Abe first Japanese PM to visit China since 2011

By Liu Caiyu Source:Global Times Published: 2018/10/24 23:43:41

China, Japan should open new ties blueprint


Japans Prime Minister Shinzo Abe addresses a plenary session of the lower house, delivering his policy speech as the Diet convenes an extraordinary session in Tokyo on Wednesday. Photo: VCG


Japanese Prime Minister Shinzo Abe is scheduled to arrive in Beijing on Thursday, the first official visit by a Japanese prime minister in seven years, which analysts said is an opportunity to improve China-Japan relations.

Hua Chunying, a spokesperson of China's Ministry of Foreign Affairs, said at a routine press briefing on Wednesday that China and Japan are partners and do not pose a threat to each other.

The two sides should inherit the past and usher in the future, continue to open up, consolidate the political and legal basis of China-Japan relations, confirm the important consensus as partners, and open up a new blueprint for the development of bilateral relations, Hua said.

This year marks the 40th anniversary of the signing of China-Japan Treaty of Peace and Friendship. It is also the 10th anniversary of the "China-Japan Joint Statement on All-round Promotion of the Strategic Relationship of Mutual Benefit." 

Abe said in an interview with Chinese media published on Wednesday that China's economic development is a huge opportunity and shall be welcomed by Japan and the world.

During his visit, Abe hopes to have frank exchanges with Chinese leaders on regional and world issues to expand cooperation in all areas and facilitate the greater development of bilateral ties, the Xinhua News Agency reported.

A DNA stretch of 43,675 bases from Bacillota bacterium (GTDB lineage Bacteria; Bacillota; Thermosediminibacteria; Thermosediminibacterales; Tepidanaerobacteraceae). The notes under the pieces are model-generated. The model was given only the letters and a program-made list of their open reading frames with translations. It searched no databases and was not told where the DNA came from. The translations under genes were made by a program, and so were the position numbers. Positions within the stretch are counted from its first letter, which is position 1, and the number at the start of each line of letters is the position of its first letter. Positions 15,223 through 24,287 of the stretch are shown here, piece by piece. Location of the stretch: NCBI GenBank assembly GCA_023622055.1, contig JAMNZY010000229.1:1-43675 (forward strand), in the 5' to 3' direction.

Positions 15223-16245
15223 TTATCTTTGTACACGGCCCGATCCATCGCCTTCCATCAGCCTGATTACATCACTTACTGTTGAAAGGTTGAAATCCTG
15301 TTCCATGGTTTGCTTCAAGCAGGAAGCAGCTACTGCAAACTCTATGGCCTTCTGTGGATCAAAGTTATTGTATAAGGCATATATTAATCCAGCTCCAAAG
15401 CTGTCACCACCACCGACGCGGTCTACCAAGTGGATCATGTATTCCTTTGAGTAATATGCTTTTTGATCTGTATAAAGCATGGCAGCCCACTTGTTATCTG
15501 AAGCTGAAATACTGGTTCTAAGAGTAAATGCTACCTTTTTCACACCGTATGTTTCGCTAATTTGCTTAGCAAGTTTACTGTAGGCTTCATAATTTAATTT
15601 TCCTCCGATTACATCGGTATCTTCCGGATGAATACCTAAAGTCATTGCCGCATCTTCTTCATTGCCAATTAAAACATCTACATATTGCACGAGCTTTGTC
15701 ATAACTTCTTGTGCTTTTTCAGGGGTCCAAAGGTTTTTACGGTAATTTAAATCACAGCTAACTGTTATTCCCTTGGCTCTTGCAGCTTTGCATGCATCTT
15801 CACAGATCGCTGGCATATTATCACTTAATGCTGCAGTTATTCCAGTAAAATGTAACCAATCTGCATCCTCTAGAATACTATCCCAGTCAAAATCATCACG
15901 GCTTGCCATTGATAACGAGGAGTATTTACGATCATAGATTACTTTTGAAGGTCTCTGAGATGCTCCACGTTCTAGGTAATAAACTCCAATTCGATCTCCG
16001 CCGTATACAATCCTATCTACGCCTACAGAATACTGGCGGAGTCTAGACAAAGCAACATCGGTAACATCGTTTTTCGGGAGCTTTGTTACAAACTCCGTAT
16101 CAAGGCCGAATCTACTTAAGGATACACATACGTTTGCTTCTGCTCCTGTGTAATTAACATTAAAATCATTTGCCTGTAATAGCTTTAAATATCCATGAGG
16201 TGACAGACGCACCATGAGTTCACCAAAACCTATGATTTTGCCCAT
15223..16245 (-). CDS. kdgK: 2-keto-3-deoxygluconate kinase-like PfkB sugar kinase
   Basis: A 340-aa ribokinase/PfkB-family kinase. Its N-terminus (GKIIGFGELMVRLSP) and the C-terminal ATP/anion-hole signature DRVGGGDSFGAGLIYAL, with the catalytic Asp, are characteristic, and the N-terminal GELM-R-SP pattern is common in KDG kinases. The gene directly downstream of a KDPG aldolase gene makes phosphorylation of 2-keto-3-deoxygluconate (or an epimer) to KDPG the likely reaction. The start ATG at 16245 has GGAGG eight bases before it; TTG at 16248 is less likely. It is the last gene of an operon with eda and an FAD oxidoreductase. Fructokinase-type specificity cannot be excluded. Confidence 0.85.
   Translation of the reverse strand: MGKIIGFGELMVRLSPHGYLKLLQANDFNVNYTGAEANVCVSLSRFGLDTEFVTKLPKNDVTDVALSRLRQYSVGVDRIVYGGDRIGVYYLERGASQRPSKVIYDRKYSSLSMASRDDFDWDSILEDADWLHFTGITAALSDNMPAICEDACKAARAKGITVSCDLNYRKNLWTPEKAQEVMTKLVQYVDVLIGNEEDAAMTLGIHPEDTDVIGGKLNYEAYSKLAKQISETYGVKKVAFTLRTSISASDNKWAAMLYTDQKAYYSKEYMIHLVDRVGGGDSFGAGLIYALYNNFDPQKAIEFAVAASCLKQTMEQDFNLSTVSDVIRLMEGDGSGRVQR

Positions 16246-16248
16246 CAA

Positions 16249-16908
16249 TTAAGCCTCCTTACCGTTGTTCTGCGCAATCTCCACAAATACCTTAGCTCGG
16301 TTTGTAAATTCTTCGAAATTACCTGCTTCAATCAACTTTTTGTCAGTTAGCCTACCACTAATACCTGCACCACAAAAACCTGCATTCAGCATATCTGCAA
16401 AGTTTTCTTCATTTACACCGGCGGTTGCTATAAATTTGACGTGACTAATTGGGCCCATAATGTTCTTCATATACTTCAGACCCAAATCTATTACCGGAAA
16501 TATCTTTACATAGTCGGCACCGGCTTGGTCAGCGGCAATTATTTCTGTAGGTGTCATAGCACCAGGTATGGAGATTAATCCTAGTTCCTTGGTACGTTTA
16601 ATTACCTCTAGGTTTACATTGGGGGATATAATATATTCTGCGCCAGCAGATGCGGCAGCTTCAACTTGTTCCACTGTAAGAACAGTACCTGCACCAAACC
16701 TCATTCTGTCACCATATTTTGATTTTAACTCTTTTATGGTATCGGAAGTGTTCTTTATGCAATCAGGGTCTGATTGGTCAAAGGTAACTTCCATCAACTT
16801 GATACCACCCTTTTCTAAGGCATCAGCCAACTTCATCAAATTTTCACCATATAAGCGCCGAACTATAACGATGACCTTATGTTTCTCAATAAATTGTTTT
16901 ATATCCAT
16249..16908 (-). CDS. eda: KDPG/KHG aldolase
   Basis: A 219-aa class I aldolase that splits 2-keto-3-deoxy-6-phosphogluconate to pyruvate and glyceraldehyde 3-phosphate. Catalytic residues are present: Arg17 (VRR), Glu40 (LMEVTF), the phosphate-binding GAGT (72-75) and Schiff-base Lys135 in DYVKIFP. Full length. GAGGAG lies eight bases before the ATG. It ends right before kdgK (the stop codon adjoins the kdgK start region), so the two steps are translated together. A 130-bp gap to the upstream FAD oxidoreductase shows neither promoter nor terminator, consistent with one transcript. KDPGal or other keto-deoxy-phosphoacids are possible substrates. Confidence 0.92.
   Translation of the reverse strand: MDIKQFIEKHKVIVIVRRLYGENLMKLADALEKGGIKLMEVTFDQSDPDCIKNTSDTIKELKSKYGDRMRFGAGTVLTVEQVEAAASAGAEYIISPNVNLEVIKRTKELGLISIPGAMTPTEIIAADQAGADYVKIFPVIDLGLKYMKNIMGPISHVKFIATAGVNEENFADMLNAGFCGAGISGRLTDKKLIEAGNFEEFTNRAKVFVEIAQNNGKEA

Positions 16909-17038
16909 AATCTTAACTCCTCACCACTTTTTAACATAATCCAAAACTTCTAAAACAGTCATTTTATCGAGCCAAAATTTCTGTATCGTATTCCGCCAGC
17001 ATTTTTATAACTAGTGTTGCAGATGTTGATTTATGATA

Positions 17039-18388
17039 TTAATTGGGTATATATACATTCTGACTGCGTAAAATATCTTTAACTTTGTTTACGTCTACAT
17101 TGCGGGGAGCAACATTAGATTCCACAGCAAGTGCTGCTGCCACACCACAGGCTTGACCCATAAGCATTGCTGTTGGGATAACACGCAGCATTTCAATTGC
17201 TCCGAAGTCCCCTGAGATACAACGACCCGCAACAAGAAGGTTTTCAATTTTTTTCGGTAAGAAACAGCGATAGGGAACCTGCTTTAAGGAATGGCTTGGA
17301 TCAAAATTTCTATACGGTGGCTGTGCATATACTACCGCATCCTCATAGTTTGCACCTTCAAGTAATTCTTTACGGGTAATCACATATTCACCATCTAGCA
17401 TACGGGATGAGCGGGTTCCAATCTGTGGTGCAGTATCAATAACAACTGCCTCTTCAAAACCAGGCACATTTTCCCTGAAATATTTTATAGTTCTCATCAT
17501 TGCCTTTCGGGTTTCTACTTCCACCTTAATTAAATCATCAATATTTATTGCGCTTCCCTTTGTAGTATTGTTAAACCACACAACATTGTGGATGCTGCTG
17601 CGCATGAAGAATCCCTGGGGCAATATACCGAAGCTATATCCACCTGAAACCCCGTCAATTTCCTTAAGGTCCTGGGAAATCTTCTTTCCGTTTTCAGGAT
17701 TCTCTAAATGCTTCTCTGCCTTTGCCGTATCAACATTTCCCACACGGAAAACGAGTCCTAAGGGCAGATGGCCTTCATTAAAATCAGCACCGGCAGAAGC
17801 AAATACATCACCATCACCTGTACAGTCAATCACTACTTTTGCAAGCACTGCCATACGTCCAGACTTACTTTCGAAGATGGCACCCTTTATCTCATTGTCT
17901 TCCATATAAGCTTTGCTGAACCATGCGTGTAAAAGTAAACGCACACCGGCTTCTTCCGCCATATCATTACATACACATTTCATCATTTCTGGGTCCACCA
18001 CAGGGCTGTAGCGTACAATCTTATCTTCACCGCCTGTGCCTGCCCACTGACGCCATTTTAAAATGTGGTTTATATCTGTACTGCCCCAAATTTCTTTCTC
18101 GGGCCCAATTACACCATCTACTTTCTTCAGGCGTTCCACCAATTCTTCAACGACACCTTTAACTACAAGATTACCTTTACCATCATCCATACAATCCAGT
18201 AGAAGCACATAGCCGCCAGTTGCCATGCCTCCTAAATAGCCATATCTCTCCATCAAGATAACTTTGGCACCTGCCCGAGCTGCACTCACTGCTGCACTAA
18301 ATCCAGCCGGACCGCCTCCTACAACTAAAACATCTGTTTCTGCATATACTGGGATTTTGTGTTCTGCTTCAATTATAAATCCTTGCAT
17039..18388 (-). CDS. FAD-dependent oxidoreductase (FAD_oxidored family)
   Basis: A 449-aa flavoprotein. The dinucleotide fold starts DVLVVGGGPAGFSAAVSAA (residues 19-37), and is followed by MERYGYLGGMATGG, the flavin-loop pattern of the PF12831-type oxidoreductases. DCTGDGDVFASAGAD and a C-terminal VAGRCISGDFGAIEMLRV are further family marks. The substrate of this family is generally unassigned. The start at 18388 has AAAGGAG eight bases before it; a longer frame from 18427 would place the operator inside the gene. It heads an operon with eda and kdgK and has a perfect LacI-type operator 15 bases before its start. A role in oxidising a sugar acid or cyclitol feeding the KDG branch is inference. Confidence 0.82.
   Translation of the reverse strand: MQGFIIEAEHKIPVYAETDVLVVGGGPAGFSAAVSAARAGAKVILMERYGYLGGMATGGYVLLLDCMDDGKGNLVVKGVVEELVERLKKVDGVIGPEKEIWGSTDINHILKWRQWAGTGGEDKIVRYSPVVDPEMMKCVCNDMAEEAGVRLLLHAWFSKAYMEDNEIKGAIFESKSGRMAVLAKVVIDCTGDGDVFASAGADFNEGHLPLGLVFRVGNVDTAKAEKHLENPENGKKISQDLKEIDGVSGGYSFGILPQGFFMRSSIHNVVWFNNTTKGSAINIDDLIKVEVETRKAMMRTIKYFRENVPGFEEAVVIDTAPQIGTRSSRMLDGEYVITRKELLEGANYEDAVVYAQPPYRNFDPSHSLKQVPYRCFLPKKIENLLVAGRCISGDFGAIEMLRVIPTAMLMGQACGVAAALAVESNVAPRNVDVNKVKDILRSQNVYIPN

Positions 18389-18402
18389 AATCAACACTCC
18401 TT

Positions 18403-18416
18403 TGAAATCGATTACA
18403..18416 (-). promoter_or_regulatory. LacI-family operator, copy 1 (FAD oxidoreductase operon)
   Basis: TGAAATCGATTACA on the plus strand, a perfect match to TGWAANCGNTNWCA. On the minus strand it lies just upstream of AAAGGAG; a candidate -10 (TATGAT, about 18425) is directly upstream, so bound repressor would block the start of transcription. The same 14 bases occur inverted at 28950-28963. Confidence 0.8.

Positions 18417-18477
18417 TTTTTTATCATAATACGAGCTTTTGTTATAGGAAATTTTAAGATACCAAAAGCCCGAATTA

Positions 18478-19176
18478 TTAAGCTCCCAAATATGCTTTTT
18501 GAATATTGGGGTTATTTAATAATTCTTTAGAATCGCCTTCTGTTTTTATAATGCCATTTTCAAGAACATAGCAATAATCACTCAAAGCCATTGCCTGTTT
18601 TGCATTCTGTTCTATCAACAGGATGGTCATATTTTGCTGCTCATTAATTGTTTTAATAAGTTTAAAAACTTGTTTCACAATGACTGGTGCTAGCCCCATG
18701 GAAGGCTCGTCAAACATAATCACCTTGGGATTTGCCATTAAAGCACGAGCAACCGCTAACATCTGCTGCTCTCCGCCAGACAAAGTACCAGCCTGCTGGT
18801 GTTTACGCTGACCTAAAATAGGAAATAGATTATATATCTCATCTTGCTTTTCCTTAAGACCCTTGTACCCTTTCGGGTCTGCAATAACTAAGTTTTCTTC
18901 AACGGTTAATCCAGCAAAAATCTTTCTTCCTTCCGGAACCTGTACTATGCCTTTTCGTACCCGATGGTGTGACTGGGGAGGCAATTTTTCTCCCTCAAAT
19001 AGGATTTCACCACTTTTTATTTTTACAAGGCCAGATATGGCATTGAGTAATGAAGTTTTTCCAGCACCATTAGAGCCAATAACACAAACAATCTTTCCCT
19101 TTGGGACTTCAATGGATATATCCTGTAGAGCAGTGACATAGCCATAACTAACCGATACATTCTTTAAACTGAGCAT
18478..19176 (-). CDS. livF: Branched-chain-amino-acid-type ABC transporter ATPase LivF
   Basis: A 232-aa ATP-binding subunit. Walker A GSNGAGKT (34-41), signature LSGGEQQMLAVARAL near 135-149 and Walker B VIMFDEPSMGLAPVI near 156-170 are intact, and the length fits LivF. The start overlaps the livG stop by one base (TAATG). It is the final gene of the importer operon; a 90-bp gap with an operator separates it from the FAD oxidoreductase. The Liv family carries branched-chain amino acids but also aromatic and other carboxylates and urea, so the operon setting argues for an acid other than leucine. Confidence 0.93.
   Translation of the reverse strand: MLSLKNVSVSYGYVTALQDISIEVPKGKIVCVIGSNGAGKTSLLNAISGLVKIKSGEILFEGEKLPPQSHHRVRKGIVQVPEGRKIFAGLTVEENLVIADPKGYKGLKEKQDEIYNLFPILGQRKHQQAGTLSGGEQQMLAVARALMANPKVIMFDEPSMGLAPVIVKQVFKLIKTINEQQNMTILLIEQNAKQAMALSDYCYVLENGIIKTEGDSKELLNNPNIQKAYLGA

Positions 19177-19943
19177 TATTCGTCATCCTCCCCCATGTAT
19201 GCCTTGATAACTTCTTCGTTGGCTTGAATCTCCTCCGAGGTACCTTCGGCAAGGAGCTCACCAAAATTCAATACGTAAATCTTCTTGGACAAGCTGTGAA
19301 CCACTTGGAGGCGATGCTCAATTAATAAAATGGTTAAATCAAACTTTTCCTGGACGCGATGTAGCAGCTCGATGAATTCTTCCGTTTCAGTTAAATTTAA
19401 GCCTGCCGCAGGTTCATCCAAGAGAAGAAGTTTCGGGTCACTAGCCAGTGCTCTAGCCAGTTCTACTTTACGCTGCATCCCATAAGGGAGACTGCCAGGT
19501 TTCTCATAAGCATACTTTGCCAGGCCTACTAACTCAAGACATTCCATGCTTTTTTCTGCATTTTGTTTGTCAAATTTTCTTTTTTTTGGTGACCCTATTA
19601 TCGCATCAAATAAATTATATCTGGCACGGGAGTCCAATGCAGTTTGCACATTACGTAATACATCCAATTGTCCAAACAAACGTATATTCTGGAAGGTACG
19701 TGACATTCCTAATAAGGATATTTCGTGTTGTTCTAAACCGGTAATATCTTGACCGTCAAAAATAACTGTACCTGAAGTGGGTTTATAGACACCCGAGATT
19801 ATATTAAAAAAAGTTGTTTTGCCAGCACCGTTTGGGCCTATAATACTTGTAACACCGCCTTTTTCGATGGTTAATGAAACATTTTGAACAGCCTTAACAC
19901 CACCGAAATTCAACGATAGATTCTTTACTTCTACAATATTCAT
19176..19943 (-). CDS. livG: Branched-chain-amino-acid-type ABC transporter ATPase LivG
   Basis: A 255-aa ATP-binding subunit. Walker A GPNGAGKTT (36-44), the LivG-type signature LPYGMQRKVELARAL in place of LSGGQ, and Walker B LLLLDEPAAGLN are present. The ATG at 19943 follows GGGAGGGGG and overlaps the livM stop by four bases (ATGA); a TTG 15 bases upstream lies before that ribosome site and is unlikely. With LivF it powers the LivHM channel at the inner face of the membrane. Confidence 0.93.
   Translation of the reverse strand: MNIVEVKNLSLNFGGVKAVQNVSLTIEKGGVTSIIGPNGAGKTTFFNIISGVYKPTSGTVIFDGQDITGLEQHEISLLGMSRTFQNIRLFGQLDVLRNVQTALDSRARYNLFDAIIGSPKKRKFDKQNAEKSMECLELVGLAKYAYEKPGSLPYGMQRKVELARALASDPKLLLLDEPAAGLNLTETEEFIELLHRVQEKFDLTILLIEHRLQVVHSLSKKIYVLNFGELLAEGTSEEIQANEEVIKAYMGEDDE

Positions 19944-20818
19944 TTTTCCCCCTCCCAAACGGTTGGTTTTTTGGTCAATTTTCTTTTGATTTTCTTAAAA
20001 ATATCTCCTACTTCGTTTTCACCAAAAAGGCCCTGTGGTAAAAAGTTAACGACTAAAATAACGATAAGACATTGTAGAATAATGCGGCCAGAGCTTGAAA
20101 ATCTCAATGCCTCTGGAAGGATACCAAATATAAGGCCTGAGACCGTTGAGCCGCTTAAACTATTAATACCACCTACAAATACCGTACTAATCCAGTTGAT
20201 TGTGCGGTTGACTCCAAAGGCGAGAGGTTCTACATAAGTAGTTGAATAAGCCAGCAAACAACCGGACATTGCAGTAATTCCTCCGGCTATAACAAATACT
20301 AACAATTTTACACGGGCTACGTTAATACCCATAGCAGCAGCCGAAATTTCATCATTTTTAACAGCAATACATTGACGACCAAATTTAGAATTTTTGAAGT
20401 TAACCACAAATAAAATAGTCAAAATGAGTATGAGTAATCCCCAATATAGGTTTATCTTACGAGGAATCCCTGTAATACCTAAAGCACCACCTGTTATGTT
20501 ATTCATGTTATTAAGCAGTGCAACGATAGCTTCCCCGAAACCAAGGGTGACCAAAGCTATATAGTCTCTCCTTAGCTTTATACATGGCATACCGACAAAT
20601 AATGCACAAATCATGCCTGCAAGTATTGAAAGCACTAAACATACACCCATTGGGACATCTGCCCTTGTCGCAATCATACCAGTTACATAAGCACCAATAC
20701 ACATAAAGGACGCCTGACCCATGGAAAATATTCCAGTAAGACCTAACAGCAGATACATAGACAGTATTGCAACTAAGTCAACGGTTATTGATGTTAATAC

Chinese analysts said China and Japan have experienced ups and downs since the normalization of diplomatic relations more than 40 years ago. They said Abe's upcoming official visit to China is an opportunity to free China-Japan relations from the past nightmare cycle.

"Maintaining a stable and sound development should be the direction of cooperation between the two countries," Ma Xiaolin, a professor at Beijing Foreign Studies University, told the Global Times.

As the world's second and third largest economies, China and Japan are expected to reshape their relationship systematically and comprehensively, and establish a future-oriented cooperation framework in the Asia-Pacific region, Ma said.

However, Wang Shaopu, a scholar of Japanese Studies at Shanghai Jiao Tong University, pointed out that "conflict between the two countries will remain, especially in the area of security."

Wang told the Global Times on Wednesday that Japan should adhere to the four political documents signed by the two sides to realize the comprehensive improvement in bilateral ties.

Analysts stressed that issues left by history will not be immediately resolved, but they should not be a hinder to the future development of bilateral ties.

Combining strengths

During Abe's visit, the two sides will hold the First China-Japan Third-Market Cooperation Forum and explore how to improve cooperation in such areas as high and new technology and finance, the Foreign Ministry said on Tuesday's routine press briefing. 

Analysts noted that third market cooperation will combine China's competitive advantages in price and efficiency with Japan's engineering and management prowess.

The bilateral trade jumped to $300 billion in 2017, a greater than 10 percent increase from the previous year. The number of Chinese mainland tourists to Japan reached 7.3 million, an annual increase of 15 percent, Xinhua reported.

Hua said on Wednesday that China and Japan should be duty-bound, strengthen communication and cooperation, and jointly safeguard international rules and order.

Japan has rich experience in dealing with issues such as environmental pollution and an aging population, which can serve as a reference for China's further reform and opening-up, Abe said in the interview published on Wednesday. 



Posted in: DIPLOMACY

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